Oops! When I did my March round up, I missed one. I was looking at my pull list and forgot all about a special new issue, Godzilla: King of Monsters. My local, Curious Books and Comics, was one of many shops who chose to get stepped on by Godzilla in an effort to boost sales. It certainly boosted the store's profile. More than one person, with zero interest in comics, but aware that I am a customer, had heard about the issue and asked me if I knew about it. And when I brought my copy back to work--I picked it up on my coffee break--a lot of people were checking it out and saying that it was a great idea.Now, personally I am no fan of the giant rubber dinosaur, so I won't be buying more issues, but the first one was good. He shows up and immediately sets to tearing Tokyo apart. The only head scratcher for me was seeing the Japanese use nukes, but I guess that's only slightly less likely than a giant fire-breathing dino. If you do like Godzilla, he is off to a solid start.Originally Pubished at: David Bird

March’s Comics

March’s Comics

By David Bird in Blog on March 25, 2011

Good news! I’ve come up with a great get-rich-quick scheme: pay me not to read your favourite comic! That’s right. Give me money or you’ll never see it again! Pretty much every comic I on my pull list gets delayed and delayed and delayed. This month I was supposed to get Infinite Vacation #2. Ha! B.P.R.D. is the only one that comes out on anything like a monthly schedule. Sure I want to move away from monthlies and towards trades, but if I hadn’t added a couple things this month I would have bought a grand total of two comics this past month. Two. I am not ready for that yet.B.P.R.D. Hell On Earth: Gods #3: Wow! This arc may have only been three issues long, but its been a great arc. A lot of people complained that the last one, King of Fear, which was meant to complete a much longer arc, was a bit of a let down. It certainly made for a dull finish. This one should have been the official end. Great cliff hanger and a huge question mark over the actions of Fenix and Devon. Were they right? What do they know?Batgirl 18 & 19: I had dropped Batgirl and all my other Bat-titles over the last two months, but since I was looking for something to beef up my comics reading I put Steph back on the list. Batgirl may not pull a lot of weight in the DCU. Its actions won’t see any consequences outside its own covers, but if you’re looking for a monthly comics fix this is a reliable, upbeat place to go.They were both solid issues, but I enjoyed issue 18 more. Klarion and Batgirl made for a delightfully funny duo. I particularly like Steph’s little confrontation in Limbo Town. Actually, I liked a lot of things in this issue and laughed out loud more than once. Steph’s quips are starting to remind me of a well written Peter Parker. (Come to think of it, if you throw in her time management problems…) Issue 19 strikes a more serious tone and seems to be bringing elements from earlier issues to a head. it’s the first of a two part-er. For those who’ve read it, please tell that’s meant to be a Bat-Mini Coop and not a Bat-SUV!Casanova Gula #3: Two very strong issues--and that's in spite of the first half being too quick a read. In a nutshell, we get an attack on E.M.P.I.R.E.'s lunar base in the first half and the aftermath in the second. We also lay the seeds for some serious debate/dissension about what it means to be human. Something I hope to see explored in future arcs.Each of these reprints has included an interview and this issue's is with Brendan McCarthy, who has returned to comics after twenty years in film and television. Very interesting. Who Is Jake Ellis? #1 & 2: I also picked up the first two issues of Who Is Jake Ellis?, a new title about a former CIA analyst, Jon Moore, who was detained by persons unknown and escaped due to the mysterious Mr Ellis. That makes it sound a lot more conventional than it is. Ellis is a shadow-like figure than only Moore can see or hear. Moore has been successfully hiding for a few years now, but as our adventure begins his covers blown and everyone is after him.So that’s March. A good month, all-in-all, even if I did have to bulk up my pull list.Originally Pubished at: David Bird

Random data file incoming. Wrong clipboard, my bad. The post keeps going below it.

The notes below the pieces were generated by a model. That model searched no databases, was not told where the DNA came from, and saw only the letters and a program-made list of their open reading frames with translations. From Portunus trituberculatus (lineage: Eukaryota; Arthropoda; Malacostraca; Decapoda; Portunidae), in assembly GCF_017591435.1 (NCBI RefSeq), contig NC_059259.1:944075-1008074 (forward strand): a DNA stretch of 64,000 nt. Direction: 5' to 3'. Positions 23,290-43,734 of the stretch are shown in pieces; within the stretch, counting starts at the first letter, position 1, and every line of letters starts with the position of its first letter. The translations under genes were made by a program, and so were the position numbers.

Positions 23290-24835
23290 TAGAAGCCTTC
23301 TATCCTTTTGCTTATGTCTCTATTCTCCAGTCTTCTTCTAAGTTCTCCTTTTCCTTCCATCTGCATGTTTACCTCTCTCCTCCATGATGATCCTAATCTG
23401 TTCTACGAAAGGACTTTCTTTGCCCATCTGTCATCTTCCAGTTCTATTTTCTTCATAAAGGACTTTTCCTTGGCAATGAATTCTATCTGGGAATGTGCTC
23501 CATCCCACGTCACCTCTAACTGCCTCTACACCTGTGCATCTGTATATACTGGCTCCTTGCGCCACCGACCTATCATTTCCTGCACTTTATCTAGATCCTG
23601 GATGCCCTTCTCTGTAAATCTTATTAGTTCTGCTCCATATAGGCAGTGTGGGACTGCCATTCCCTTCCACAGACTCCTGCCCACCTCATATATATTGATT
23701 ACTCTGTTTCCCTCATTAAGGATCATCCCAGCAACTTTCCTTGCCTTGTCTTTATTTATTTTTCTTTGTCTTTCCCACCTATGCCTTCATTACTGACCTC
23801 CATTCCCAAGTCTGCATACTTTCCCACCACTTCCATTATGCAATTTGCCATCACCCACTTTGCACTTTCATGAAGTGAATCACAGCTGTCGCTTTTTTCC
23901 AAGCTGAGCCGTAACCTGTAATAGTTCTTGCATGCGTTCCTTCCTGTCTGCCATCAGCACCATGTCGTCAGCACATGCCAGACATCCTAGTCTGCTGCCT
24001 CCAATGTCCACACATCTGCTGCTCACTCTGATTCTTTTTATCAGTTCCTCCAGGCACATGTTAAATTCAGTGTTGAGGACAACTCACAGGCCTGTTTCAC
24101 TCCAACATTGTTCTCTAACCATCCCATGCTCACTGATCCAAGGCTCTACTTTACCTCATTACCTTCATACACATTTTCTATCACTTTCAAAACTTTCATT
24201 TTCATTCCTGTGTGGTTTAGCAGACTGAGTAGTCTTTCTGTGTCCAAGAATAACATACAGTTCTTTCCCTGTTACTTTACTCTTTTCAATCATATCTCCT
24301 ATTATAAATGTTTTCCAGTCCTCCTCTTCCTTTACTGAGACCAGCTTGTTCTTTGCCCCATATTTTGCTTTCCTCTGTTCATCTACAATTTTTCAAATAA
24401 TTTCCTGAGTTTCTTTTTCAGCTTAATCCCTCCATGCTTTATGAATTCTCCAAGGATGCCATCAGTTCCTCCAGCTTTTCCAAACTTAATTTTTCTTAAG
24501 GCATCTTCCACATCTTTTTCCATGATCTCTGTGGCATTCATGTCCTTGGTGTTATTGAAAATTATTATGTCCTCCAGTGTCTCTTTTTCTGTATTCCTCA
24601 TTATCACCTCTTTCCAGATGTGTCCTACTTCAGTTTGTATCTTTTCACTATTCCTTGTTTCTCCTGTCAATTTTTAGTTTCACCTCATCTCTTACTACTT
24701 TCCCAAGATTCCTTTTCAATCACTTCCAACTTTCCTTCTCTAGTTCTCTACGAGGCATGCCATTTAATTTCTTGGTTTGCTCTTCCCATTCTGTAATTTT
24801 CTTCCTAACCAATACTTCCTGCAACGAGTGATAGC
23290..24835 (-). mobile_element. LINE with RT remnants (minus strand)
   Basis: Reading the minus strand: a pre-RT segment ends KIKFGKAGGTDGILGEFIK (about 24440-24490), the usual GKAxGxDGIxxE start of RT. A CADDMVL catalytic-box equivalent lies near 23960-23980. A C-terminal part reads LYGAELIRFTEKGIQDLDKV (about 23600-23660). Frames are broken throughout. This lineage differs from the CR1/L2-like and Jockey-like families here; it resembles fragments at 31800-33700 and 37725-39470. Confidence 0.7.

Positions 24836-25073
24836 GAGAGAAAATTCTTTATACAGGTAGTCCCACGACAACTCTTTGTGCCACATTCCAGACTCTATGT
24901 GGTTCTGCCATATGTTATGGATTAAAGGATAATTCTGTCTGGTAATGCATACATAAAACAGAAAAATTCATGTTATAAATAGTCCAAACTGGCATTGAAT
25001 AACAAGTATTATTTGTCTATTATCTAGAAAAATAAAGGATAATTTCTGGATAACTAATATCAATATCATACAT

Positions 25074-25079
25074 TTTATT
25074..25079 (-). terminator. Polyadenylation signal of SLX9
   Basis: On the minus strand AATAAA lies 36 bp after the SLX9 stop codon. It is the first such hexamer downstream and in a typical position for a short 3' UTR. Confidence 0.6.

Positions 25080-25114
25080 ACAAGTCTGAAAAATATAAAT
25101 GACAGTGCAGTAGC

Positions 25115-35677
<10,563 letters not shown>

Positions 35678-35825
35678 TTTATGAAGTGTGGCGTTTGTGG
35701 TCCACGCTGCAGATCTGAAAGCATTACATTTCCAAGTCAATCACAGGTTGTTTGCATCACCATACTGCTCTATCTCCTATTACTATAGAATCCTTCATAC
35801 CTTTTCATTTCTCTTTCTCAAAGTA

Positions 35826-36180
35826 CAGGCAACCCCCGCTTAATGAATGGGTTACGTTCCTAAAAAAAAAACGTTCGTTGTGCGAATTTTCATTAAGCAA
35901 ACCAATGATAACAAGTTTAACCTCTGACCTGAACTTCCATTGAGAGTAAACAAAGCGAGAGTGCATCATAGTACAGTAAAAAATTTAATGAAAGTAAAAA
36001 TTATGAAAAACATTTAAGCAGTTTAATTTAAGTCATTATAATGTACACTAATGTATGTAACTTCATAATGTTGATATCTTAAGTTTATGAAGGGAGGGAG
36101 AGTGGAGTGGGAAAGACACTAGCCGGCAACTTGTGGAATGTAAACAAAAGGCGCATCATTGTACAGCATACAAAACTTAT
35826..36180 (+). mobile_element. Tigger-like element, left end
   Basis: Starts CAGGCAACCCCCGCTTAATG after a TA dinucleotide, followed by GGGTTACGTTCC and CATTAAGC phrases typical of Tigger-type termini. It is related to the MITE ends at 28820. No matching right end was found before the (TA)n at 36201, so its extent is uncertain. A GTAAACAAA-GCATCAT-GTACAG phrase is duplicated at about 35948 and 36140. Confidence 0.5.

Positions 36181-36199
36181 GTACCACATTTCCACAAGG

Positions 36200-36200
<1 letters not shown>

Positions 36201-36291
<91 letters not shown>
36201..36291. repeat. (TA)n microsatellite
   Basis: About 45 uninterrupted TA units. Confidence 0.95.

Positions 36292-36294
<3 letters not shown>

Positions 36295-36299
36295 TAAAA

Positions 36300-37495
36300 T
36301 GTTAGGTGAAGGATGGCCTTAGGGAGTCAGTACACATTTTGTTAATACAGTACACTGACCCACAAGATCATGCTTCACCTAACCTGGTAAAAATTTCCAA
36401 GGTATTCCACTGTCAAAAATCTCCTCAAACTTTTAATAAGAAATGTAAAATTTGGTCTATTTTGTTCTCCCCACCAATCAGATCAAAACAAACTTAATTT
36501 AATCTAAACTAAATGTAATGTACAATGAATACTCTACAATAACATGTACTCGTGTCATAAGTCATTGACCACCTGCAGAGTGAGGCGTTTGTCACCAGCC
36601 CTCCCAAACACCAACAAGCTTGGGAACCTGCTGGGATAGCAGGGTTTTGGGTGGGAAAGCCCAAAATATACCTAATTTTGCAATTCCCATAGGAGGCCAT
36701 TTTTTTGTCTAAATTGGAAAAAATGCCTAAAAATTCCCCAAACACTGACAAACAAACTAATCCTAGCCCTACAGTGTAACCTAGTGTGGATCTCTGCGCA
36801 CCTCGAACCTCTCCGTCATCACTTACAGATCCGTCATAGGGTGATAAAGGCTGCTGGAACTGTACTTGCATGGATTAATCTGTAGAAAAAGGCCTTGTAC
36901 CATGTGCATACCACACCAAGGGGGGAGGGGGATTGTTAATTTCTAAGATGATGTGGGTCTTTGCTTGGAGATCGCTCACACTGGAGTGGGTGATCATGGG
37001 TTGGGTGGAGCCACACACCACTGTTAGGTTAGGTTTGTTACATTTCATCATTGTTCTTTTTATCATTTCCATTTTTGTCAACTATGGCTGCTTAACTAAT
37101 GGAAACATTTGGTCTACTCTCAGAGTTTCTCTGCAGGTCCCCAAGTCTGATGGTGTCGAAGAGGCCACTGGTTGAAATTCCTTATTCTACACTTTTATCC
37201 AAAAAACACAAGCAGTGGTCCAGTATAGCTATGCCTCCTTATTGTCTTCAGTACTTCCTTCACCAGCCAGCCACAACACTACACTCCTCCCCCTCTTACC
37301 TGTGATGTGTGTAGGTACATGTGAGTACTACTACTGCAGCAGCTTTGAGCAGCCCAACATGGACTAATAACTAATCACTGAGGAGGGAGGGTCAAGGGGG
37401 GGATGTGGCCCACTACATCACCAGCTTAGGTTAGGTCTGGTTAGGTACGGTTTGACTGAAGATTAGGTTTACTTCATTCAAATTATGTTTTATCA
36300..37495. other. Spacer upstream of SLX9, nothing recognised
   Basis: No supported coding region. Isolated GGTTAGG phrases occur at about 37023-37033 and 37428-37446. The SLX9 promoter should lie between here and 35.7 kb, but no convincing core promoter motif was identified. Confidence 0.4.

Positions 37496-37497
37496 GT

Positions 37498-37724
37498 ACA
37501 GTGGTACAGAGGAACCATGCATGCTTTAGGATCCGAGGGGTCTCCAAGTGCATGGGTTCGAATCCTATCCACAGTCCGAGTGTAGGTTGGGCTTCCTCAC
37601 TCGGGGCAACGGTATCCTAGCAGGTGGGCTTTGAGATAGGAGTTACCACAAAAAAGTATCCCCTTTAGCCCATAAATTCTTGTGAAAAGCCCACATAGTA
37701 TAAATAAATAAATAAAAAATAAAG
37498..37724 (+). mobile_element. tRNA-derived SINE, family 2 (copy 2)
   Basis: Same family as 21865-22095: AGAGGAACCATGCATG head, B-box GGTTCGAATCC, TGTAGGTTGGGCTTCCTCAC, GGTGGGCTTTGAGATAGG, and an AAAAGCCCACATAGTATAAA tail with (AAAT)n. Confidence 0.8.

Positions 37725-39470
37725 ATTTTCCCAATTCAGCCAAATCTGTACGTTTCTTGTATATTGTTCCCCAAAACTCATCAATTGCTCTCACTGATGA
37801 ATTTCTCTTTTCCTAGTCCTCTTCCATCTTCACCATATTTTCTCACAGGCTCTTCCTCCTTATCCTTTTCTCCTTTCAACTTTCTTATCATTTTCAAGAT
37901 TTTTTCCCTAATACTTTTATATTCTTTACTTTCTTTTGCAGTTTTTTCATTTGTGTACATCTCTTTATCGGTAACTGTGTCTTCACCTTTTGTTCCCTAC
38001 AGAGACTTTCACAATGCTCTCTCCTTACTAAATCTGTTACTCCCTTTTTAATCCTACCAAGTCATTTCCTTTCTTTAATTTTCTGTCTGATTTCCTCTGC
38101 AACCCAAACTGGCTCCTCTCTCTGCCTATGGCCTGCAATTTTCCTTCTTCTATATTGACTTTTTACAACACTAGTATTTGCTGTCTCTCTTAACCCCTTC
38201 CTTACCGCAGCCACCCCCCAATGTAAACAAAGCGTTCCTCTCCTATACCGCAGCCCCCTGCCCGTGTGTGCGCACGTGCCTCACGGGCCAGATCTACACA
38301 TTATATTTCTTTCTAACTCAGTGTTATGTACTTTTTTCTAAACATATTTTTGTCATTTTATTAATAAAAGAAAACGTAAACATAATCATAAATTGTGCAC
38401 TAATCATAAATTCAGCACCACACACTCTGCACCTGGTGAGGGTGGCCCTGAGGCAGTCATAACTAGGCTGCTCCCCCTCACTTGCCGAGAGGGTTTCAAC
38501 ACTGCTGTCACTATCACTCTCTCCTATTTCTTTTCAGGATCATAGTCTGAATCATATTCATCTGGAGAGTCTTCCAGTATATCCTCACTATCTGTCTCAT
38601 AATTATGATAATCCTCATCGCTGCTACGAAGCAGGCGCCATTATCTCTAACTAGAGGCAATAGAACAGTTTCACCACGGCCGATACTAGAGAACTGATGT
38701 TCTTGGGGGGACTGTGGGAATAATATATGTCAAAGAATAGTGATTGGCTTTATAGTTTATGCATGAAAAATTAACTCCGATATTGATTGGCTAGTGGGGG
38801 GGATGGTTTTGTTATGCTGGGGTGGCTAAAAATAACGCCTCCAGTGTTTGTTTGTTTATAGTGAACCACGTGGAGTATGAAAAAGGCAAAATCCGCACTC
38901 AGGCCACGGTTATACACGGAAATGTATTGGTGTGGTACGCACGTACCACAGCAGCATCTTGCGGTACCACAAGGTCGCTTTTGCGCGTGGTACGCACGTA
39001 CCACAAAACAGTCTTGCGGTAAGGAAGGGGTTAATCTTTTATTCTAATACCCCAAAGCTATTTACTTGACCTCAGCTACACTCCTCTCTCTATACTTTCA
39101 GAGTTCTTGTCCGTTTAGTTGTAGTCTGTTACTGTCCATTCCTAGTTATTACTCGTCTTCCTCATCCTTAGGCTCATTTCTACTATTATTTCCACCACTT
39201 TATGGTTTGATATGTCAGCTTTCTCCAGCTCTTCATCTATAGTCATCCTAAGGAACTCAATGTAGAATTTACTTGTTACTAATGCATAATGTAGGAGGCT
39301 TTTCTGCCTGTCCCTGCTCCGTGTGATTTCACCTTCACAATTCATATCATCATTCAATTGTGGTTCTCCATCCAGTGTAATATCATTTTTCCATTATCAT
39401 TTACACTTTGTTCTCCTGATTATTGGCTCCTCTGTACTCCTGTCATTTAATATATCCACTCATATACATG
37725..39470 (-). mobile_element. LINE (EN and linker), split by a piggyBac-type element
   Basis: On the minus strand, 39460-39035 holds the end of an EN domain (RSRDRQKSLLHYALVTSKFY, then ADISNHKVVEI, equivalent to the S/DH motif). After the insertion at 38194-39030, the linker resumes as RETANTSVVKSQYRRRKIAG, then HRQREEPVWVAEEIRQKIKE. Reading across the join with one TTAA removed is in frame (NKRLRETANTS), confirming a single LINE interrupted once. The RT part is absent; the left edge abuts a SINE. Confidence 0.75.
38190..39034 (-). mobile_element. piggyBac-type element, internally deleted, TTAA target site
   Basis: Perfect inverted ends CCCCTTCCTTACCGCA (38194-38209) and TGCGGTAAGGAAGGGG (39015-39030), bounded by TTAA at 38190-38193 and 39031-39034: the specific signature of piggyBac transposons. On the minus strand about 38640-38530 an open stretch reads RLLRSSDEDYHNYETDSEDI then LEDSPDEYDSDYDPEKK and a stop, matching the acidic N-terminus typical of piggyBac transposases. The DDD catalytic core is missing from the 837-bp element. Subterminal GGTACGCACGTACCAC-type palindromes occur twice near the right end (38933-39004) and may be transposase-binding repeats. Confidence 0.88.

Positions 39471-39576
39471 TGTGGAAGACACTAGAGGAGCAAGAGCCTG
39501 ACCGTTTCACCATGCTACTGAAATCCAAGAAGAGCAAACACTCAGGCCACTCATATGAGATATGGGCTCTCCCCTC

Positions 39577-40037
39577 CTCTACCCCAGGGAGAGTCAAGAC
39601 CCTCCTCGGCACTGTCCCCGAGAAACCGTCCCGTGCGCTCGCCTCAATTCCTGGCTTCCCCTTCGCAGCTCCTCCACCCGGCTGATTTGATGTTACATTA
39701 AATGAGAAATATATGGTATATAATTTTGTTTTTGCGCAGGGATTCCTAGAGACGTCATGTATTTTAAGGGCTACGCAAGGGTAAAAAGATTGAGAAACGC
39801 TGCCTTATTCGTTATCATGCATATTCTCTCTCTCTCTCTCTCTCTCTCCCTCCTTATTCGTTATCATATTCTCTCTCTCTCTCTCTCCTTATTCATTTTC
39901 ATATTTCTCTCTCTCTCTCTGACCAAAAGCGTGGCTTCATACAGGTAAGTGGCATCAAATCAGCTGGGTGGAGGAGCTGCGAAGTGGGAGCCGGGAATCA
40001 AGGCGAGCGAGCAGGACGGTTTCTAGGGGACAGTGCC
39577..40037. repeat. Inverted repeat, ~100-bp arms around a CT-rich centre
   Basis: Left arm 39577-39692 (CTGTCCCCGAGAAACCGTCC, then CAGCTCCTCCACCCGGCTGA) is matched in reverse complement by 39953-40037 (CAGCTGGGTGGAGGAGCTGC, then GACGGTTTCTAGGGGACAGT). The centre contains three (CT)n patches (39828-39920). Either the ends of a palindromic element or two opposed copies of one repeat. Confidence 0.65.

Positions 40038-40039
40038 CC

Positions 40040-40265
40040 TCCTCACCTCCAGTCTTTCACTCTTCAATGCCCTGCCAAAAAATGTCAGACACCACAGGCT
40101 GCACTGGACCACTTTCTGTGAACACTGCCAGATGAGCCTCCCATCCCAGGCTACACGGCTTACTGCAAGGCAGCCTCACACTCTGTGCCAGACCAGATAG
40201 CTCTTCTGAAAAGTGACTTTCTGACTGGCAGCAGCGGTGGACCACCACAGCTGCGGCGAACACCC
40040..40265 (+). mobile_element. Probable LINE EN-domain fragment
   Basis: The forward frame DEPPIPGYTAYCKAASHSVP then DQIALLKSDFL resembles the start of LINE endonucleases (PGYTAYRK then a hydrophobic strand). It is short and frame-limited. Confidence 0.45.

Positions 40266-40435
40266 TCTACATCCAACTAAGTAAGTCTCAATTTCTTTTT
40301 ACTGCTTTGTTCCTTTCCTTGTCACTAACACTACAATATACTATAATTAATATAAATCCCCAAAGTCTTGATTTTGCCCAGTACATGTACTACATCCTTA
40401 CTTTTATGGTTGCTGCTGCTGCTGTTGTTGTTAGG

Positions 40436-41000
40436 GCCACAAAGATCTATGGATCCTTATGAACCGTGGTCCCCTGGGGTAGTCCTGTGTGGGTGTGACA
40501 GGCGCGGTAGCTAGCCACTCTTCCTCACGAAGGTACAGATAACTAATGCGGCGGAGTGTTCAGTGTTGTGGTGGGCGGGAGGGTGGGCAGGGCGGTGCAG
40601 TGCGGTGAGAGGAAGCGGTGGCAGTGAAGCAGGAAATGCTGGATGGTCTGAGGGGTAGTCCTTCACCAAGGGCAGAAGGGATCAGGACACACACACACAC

Brendan Mccarthy On Hipsterism

Brendan Mccarthy On Hipsterism

By David Bird in Blog on March 17, 2011

These days Hipsterism is a totally safe position, it's just a commodified critique designed to bestow a neutered cultural superiority on some "ironic" smart-asses. It's become a "savvy understanding" of no consequence.Interview with Matt Fraction, Casanova: Gula (2011) #3Originally Pubished at: David Bird

Simon Pegg And Nick Frost As C-3P0 and R2-D2

Simon Pegg And Nick Frost As C-3P0 and R2-D2

By David Bird in Blog on March 16, 2011

See more funny videos and funny pictures at CollegeHumor.Originally Pubished at: David Bird

The Real Heroes Of The Japanese Quake

The Real Heroes Of The Japanese Quake

By David Bird in Blog on March 16, 2011

Of course, there are many, many heroes, but these 50 guys are the top of my list. They are the workers inside the burning reactors. The ones trying to bring it under control. They know what they're doing, so they know they're going die. Some right away, others in a few months, but for the ones actually inside the nuclear plant cancer and radiation poisoning are all but certain.Originally Pubished at: David Bird

B.P.R.D. Volume 6: The Universal Machine (January 2007)